Jennifer Hilderbrand-US PRESSWIR
Debated whether or not even to do a story about this, but Bergesen is no more. Now, let's see if I can find 150 additional words on the topic.
The right-hander was plucked off the waiver wire after the Baltimore Orioles decided to let him go in July, having been unimpressed with his 4.68 career ERA to that point. I hadn't realized that, prior to this season, Brad Bergesen had actually been a starter more than a reliever: 59 of his 83 appearances for Baltimore from 2009-11 were in the rotation. He didn't make the major-league roster this year, and had put up a 4.03 ERA for the Orioles' Triple-A affiliate, with a near-even split of starts and relief work, at the time of his departure for Arizona.
He wasn't awful for the Diamondbacks, making 19 appearances and posting a 3.64 ERA. He became a long relief guy, with most outings lasting more than an inning, up to back-to-back games of 3.1 and three innings on August 20 + 24, relieving Joe Saunders and Patrick Corbin respectively. He got the win on the last day of August with possibly his best outing, striking out three over two hitless innings as we took the lead over LA in the 10th, on Jason Kubel's homer, and then closing out the game. But his last appearance was utterly forgettable, allowing four earned runs while getting one out against the Rockies, though Mike Zagurski takes some blame, inheriting three runners and letting them all score.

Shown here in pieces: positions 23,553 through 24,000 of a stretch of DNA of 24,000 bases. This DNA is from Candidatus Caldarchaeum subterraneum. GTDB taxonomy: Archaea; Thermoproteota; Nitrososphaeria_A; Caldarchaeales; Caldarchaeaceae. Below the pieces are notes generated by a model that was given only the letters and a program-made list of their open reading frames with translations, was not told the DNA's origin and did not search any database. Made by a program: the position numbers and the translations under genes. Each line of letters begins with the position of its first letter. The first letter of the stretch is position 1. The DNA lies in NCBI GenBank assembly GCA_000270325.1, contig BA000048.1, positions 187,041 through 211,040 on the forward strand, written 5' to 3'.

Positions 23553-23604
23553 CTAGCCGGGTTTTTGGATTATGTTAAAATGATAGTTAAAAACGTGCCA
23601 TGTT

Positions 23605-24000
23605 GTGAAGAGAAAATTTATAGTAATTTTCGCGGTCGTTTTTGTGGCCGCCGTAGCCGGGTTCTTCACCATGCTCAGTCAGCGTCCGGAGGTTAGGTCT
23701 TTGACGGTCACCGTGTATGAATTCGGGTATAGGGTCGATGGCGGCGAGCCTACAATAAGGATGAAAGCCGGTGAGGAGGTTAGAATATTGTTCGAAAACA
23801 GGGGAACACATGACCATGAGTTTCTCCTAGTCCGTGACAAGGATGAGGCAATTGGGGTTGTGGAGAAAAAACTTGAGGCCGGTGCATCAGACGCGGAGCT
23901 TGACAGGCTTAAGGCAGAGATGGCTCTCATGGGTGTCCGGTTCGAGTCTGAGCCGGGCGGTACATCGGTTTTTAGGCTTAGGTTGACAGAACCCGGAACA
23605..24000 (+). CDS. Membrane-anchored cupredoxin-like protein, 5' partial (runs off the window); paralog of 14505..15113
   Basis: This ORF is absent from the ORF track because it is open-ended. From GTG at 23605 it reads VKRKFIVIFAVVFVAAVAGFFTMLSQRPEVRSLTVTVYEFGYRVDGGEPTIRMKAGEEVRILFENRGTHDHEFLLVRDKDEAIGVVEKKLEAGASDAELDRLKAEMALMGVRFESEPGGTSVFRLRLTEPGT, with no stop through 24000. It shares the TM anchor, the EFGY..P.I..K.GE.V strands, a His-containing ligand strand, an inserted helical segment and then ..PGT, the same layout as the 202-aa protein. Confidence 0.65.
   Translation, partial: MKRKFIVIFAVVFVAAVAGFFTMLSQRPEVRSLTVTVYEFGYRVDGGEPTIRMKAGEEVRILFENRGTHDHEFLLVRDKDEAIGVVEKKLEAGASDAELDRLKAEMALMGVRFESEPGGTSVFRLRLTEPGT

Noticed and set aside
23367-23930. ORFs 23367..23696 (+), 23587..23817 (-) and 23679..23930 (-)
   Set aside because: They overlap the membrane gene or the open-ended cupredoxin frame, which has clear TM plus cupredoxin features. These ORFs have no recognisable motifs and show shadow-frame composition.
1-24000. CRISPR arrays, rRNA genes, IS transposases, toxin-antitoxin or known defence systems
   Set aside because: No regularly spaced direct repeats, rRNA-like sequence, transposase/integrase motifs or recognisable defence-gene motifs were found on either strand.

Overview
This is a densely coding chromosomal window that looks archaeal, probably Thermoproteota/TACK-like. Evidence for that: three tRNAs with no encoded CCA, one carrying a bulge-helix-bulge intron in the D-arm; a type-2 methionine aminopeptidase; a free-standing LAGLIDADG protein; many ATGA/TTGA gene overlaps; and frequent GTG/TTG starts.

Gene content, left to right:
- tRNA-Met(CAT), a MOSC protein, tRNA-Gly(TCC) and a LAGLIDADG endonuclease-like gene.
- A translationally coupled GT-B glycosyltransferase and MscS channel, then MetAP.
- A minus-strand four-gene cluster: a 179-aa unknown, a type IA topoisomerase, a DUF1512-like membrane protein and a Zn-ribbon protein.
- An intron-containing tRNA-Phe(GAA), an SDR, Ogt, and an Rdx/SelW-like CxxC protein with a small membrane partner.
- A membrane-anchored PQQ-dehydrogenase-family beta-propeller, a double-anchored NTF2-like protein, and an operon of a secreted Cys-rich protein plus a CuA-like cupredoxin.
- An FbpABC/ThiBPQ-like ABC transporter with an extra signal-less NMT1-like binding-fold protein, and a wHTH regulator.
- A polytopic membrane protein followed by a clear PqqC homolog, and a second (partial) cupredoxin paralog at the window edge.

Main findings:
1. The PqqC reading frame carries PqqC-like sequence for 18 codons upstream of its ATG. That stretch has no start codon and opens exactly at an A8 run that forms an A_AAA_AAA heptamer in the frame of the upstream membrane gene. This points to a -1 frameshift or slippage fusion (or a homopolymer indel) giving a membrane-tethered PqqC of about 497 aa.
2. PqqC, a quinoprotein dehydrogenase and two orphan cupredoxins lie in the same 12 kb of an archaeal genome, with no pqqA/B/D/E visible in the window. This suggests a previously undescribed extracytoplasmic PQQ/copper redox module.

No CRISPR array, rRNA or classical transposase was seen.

He'd have been eligible for his second year of arbitration next year, having been a Super 2 last time, and there's a deadline at the end of the week to offer contracts to players on the 40-man roster who are not already signed. It's another move that likely counts more as a ripple than a tremor.